Wednesday, March 10, 2010

Time to Make Summer Camp Plans

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As I child, I started annually attending summer camps by the time I was eight. Most summers, I attended at least two camps or sessions.

Whether I took a friend or not, didn’t matter to me. Camp was fun.

For my daughter, Addy, it was different. She had no desire to go. I decided to take a relaxed approach: “When she is ready, she’ll ask.”

Last year, at the age of 12, ready she was. And so we began searching for the ideal place. We looked in Oklahoma and surrounding states and found many good options—some expensive and some more moderately priced. Because we had started late, however, most camps were full. As my own plans started to evolve for the summer, I realized how convenient it would be for me, if we could find a camp in the state I call home. I suggested we check out one of the camps I regularly attended. We did. They had space. The price was more than reasonable. The deal was made.

Although very comfortable with the choice, I must confess I fretted some. Last year while visiting a good friend, her child wrote heart-wrenching letters about wanting and needing to come home. My friend made her stick it out, but not without tears of her own. But fear of the unknown or how it will all work out is never a good reason to not try something. My friend’s child learned an important lesson that summer. She learned how to deal with a challenging situation.

If your child has yet to experience camp, you might want to reconsider. The majority of children, mine included, have wonderful camp experiences. A study done by the American Camp Association surveyed more than 5000 families who had attended 80 ACA-Accredited camps to evaluate the experience from the perspective of parents and children. In most cases, the parents and children reported significant growth in: self-esteem, independence, leadership, friendship skills, social comfort, peer relationships, adventure and exploration, environmental awareness, values and spirituality.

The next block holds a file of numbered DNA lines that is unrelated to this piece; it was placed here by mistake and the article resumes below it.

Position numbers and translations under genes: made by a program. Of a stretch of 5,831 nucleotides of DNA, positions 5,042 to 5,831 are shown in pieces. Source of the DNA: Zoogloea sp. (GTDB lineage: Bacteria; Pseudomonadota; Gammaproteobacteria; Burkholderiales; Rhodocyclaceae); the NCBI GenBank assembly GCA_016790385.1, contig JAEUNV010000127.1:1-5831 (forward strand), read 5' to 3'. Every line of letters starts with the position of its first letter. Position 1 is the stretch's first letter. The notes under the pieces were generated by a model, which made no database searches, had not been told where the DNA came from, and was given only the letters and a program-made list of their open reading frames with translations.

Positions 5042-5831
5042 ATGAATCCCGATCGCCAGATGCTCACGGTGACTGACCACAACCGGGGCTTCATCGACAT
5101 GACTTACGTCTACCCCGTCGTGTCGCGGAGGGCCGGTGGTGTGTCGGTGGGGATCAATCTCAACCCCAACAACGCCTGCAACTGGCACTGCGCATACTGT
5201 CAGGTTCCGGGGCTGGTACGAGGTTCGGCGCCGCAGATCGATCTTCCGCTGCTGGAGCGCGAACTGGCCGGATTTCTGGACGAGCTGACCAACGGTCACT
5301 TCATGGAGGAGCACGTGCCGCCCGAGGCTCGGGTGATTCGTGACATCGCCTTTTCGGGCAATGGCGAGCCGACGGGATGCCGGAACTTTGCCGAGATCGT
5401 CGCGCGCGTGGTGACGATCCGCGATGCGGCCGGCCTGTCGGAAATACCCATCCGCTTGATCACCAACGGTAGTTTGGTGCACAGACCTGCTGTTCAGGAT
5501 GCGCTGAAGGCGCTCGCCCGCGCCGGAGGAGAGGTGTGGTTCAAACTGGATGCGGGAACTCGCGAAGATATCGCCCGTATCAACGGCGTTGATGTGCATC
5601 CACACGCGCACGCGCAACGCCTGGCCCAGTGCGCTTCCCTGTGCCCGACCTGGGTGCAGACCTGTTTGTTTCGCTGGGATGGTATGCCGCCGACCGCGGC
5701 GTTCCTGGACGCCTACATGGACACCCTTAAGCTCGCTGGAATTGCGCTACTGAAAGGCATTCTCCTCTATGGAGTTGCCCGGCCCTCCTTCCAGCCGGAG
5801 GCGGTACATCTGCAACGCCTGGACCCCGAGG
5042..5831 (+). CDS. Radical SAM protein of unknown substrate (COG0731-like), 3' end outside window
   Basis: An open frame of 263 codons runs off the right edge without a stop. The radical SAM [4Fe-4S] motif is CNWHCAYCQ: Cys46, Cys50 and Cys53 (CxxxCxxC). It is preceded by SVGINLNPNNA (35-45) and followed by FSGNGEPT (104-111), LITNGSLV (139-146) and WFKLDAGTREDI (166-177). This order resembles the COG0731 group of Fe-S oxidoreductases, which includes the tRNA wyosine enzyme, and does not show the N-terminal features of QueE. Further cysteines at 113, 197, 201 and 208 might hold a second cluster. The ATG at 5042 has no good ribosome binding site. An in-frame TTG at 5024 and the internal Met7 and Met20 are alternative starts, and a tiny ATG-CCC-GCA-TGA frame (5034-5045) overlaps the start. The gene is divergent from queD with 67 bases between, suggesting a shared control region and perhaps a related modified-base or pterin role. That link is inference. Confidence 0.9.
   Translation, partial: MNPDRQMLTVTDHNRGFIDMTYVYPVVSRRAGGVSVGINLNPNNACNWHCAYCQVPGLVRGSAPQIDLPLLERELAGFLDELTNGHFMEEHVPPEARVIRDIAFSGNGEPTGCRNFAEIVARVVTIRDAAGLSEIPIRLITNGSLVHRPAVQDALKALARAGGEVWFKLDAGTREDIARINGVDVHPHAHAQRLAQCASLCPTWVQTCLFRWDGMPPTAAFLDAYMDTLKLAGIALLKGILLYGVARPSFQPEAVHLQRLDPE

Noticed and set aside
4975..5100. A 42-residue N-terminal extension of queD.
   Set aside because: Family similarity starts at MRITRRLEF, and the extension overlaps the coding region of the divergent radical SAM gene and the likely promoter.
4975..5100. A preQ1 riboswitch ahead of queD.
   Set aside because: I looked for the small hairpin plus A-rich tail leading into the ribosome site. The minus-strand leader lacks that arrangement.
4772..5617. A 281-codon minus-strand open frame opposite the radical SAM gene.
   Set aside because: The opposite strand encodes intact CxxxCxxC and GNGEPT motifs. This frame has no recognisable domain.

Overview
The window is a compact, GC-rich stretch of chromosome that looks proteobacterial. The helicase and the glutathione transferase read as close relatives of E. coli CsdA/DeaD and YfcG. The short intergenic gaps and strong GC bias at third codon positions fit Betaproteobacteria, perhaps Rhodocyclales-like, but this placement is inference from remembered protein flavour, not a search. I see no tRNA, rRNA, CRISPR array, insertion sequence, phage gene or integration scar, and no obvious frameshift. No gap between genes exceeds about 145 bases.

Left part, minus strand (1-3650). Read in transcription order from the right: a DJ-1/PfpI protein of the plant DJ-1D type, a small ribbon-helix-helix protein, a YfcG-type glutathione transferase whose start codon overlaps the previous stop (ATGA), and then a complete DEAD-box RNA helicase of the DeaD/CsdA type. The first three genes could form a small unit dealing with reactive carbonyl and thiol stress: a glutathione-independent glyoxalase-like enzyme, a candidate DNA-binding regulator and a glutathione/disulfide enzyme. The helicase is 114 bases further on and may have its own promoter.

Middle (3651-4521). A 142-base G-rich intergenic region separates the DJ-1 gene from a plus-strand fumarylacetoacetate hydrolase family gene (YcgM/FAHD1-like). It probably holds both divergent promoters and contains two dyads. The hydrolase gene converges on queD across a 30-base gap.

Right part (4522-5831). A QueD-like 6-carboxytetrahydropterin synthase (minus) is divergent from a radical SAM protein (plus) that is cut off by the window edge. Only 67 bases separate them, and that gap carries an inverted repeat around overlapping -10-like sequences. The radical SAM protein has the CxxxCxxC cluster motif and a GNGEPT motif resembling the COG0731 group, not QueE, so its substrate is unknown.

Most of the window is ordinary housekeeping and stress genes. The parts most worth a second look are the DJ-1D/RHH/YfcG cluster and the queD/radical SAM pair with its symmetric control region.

After hearing all the “camp” tales from my daughter post trip, I would have to report that it was all good! She can’t wait return. Never mind that she caught the flu (not the Swine flu) and had to leave camp a day early.

There are other reasons to consider sending your child to camp. According to Dr. Bruce Muchnick, a licensed psychologist who works extensively with day and resident campers, “Camp is a learning experience.” Dr. Muchnick explains that being in a new environment and away from the familiar “provides an opportunity for your child to explore a world bigger than his/her neighborhood and a chance for you and your child to practice ‘letting go.’” He claims that “letting go” is important to develop autonomy and a strong sense of self.

The American Camp Association ( offered more advice:

1. Make Joint Decisions: Include your child in the selection process. Ask your child to pack with your help.

2. Talk Openly About Fears and Concerns: Being afraid to be away from home is common, especially if it is the first camp experience. Share your “first-time-from-home” experiences with your camper. Talk to them about what they can do when and if they feel sad or lonely.

3. Help Them Have Realistic Expectations: Explain to your child the real purpose of camp, which is to relax, have fun and enjoy. It’s not about winning the biggest trophy or prize or succeeding. Talk about a typical day of activities that will include fun activities, but also some chores like making a bed or keeping your bunk tidy.

If your child has never attended camp, you could always select camps with shorter durations. Addy’s camp last year ran for one week.

Best Hint: When trying to figure out how to pack Addy’s camp supplies and clothes, I asked a friend if she had a trunk I could borrow. She told me, “Don’t do that. Instead, purchase a plastic chest of drawers. When transporting, tape the drawers shut.” This solution was ideal and made all of Addy’s key items easy to reach. You might want to check with the camp staff before making this decision.

Allyn Evans